Review by Frank Plowright
One of the paradoxes about Paradox Girl is that in the sense she occasionally fights crime, Paradox Girl is a superhero, but Paradox Girl isn’t a superhero graphic novel. It’s many other things as well, all of them good, funny, clever and occasionally touching. If one genre has to be selected, sitcom is probably the closest, but it’s far more than that.
So, Paradox Girl has reset time so often and has met her alternates so frequently that she can no longer give a truthful answer when asked about her origin. If we don’t believe her, Cayti Elle Bourquin and Yishan Li’s clever opening chapter shows how it could be true. Whether in working clothes or not, Paradox Girl can travel back or forward in time or space, but doing so constantly means she’s destined to share her life with other versions of herself. What follows is a series of smart stories where strange things are always happening, but Bourquin, presumably figuring them out via complex diagrams and algorithms drops everything into place by the end of each episode.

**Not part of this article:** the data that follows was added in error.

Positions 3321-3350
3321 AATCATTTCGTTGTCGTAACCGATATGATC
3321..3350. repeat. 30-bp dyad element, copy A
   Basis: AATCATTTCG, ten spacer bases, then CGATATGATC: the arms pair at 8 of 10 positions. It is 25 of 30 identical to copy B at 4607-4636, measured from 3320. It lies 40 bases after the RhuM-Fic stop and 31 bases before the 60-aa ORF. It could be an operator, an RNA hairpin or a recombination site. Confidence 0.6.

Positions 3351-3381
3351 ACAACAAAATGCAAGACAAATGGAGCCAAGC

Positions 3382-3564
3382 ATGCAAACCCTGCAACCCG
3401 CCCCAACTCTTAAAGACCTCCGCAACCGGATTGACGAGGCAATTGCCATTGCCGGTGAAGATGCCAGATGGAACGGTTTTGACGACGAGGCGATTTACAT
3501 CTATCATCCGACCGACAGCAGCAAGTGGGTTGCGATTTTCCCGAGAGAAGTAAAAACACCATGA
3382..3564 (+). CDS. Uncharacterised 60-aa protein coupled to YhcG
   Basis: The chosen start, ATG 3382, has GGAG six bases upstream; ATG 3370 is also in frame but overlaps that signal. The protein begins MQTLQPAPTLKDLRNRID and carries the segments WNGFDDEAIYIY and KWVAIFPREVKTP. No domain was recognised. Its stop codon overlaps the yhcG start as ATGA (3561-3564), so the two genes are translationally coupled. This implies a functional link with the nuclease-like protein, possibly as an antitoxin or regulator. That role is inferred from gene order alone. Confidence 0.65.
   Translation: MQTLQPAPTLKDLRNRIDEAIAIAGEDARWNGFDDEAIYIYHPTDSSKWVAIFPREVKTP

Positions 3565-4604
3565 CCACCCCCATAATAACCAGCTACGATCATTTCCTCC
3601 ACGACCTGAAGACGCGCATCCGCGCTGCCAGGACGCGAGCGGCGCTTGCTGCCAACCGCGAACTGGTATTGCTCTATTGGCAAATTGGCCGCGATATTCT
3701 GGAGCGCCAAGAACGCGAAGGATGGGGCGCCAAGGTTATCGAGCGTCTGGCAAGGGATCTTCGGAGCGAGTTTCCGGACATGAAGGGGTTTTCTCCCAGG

She doesn’t overpopulate Cityopolis, but Li’s art is otherwise a delight, depicting everyone with a tidy line on clear pages. It obviously helps that more than anything else she’s drawing multiple versions of what are essentially the same person, but her Paradox Girl exudes personality. Or personalities.
After three sparkling chapters we think we’ve become used to the format, but that’s when Bourquin start messing with us, by mining deeper into what Paradox Girl can do. She throws in a real tearjerker about an old guy contemplating the important moments of his life, follows that with an Agatha Christie/James Bond homage, and completes the main section with Paradox Girl unable to use her powers. Each is very different, and each provides the full complement of fun. After six chapters we have some short back-ups, with Bill Adlam, Yishan Wong and Kimberley Algeri Wong also involved in the writing, and they’re not as entertaining, with the kid sidekicks idea definitely not one to be followed up. The best of these is by Bourquin and Evan Moore, involving a neat paradox about a toaster.
It’s clever, charming, funny and different, so the paradox about Paradox Girl will be if it isn’t a great success. You’ll find the word ‘awesome’ isn’t one bandied about too often on the Slings and Arrows site, yet Paradox Girl is awesome. And so is Paradox Girl.